(The following letter was sent to Dr. David Ackman, Nassau County Commissioner of Health, and is printed here at the writer's request.)
On Sunday, June 19, the New York State Department of Health trapped, tested and vaccinated several raccoons in Sea Cliff. Just prior to that, the
Nassau County Board of Health picked up a sick raccoon on Carpenter Avenue. The week before that event my husband saw a sick raccoon foraging through a neighbor's garbage can. It ran off but it should have been tested for rabies.
What is very disconcerting is that raccoons trapped in the Sea Cliff area are not routinely tested for rabies nor are the dead animals sent to the Wadsworth Testing facility for further testing and the tracking of rabies. This is very surprising since not long ago a rabid raccoon was caught in Brookville. An accurate reporting system is crucial to counter the spread of deadly rabies.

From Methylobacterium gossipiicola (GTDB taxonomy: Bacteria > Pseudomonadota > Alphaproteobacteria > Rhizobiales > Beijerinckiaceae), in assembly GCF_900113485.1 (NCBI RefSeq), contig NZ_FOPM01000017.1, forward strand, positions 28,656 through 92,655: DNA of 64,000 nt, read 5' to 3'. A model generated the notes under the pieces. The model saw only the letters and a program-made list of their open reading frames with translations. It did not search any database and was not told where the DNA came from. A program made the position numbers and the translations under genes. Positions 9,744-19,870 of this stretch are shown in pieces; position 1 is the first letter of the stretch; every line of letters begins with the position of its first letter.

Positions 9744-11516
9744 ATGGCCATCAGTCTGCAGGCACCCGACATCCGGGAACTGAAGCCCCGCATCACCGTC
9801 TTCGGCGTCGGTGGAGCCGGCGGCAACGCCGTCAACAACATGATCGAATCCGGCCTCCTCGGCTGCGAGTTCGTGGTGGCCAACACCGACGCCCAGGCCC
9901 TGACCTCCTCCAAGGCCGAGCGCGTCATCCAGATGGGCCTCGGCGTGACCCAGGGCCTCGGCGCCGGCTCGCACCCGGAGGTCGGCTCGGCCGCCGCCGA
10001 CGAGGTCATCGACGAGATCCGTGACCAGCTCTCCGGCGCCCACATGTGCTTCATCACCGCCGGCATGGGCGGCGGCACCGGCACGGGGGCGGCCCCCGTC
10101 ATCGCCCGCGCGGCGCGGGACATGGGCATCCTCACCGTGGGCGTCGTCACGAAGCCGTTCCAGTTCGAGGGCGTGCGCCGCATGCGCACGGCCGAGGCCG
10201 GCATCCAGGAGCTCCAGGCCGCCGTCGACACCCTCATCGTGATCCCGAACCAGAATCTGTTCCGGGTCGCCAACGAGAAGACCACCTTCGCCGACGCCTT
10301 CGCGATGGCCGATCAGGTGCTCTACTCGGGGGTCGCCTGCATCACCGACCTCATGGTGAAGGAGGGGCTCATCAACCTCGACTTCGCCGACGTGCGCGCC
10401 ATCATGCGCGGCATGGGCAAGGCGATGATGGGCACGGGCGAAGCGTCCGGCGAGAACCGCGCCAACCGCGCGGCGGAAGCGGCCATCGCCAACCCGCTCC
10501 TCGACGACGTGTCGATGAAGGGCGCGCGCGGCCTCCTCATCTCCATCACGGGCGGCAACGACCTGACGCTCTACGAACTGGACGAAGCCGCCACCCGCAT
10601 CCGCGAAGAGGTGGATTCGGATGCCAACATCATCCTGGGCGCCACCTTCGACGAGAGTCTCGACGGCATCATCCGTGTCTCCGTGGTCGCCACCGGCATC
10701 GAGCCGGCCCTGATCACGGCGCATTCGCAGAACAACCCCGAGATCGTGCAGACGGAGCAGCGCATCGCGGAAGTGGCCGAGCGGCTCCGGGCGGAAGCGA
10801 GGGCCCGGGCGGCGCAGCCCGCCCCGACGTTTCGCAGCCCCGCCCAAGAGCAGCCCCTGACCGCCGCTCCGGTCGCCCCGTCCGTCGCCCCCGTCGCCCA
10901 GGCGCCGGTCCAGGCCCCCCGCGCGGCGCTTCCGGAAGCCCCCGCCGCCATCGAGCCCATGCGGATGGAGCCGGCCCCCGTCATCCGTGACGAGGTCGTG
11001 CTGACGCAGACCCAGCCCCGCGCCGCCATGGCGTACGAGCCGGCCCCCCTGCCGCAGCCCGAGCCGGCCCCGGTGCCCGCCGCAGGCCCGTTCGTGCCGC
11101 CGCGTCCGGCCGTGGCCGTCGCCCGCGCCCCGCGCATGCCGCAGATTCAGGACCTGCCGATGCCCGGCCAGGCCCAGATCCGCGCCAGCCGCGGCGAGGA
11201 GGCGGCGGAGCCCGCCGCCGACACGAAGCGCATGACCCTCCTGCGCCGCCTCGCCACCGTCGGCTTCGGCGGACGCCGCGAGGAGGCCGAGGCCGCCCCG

This problem has been especially egregious in Sea Cliff and Glen Cove because there is an abandoned house at 7 Carpenter Avenue, which is overrun with raccoons, some of whom may be rabid and a danger to all the people in the area.
It is essential that Nassau test all caught raccoons for rabies to protect the health of the population of the county and send the dead animals to the Wadsworth Testing facility for further testing and tracking of rabies. Please institute this policy immediately and make the results of those tests available to the general public by informing the local mayors, newspapers, and posting them on the Nassau County Health web site.
Dr. Carol Poll Basse